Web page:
th Congress considered reauthorization and modification of the loan and loan guarantee program as part of the farm bill. The Food, Conservation, and Energy Act of 2008 became law on June 18, 2008 (P.L. 110-246). Title VI (Rural Development) contains authorizing language for the broadband loan program.

Meanwhile, on May 11, 2007, RUS released a Proposed Rule seeking to revise the broadband loan program rules and regulations. Some key issues pertinent to a consideration of the RUS broadband programs include restrictions on applicant eligibility, how “rural” is defined with respect to eligible rural communities, how to address assistance to areas with preexisting broadband service, technological neutrality, funding levels and mechanisms, and the appropriateness of federal assistance. The final rule will reflect language in the enacted farm bill statute (P.L. 110-246). Ultimately, modification of rules, regulations, or criteria associated with the RUS broadband program will likely result in “winners and losers” in terms of which companies, communities, regions of the country, and technologies are eligible or more likely to receive broadband loans and grants.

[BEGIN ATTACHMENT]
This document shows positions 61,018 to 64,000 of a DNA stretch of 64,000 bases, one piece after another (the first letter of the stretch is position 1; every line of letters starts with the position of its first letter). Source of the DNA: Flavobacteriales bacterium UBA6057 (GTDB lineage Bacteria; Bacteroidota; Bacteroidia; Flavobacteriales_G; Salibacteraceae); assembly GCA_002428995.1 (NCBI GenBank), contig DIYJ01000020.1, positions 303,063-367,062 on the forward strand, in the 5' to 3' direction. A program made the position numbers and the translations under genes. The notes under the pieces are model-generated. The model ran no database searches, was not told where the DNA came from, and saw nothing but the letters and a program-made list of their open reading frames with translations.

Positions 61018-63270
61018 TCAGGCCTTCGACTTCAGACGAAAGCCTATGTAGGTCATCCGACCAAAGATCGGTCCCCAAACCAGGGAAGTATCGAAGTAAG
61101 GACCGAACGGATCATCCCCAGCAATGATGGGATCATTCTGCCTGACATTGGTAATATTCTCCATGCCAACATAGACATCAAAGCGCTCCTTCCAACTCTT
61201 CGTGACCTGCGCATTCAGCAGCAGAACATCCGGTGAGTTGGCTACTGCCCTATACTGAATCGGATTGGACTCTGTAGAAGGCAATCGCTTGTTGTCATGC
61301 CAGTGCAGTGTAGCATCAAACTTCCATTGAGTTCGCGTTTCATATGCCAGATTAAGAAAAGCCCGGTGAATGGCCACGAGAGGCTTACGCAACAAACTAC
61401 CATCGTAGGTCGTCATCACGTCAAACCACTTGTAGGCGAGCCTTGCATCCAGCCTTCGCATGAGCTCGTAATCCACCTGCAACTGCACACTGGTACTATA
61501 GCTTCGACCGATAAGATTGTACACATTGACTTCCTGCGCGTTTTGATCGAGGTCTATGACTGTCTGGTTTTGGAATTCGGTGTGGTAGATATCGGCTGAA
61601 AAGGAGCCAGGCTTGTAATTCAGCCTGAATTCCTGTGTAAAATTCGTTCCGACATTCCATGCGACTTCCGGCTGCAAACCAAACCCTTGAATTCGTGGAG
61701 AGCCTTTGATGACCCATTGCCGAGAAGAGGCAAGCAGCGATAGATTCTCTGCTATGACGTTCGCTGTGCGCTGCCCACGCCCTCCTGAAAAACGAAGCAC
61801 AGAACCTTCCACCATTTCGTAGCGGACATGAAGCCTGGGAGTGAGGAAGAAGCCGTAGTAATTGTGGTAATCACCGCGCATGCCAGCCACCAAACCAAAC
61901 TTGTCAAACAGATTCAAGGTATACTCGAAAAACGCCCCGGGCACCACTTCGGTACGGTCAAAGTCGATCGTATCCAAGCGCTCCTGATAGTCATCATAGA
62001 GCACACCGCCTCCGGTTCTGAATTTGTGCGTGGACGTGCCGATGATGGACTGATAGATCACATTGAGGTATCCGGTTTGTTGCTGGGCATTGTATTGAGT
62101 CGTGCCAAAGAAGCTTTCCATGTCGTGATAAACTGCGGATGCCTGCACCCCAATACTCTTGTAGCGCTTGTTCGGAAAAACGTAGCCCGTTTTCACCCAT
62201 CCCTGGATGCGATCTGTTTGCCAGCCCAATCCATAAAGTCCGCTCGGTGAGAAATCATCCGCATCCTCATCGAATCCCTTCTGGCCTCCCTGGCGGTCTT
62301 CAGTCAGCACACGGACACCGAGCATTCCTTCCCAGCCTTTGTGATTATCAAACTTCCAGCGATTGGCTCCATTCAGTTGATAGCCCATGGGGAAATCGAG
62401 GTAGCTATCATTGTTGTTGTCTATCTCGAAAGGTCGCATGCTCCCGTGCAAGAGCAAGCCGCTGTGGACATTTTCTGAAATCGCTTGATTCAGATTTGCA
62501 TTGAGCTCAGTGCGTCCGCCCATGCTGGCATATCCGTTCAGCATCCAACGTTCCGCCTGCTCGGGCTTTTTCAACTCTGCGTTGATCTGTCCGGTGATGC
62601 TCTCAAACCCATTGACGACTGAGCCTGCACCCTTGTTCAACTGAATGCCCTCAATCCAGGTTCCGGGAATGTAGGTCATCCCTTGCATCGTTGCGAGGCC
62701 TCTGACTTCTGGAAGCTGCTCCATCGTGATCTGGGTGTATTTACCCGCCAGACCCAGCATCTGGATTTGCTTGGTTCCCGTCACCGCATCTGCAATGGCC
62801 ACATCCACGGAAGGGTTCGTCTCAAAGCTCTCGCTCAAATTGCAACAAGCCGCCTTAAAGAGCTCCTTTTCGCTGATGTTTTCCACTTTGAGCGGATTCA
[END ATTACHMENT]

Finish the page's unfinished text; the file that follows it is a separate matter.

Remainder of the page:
On February 17, 2009, President Obama signed P.L. 111-5, the American Recovery and Reinvestment Act (ARRA). Broadband provisions of the ARRA provide a total of $7.2 billion, primarily for broadband grants. The total consists of $2.5 billion for RUS broadband loans, grants, and loan/grant combinations, and $4.7 billion to the National Telecommunications and Information Administration (NTIA) at the Department of Commerce (DOC) for a newly established Broadband Technology Opportunities Program.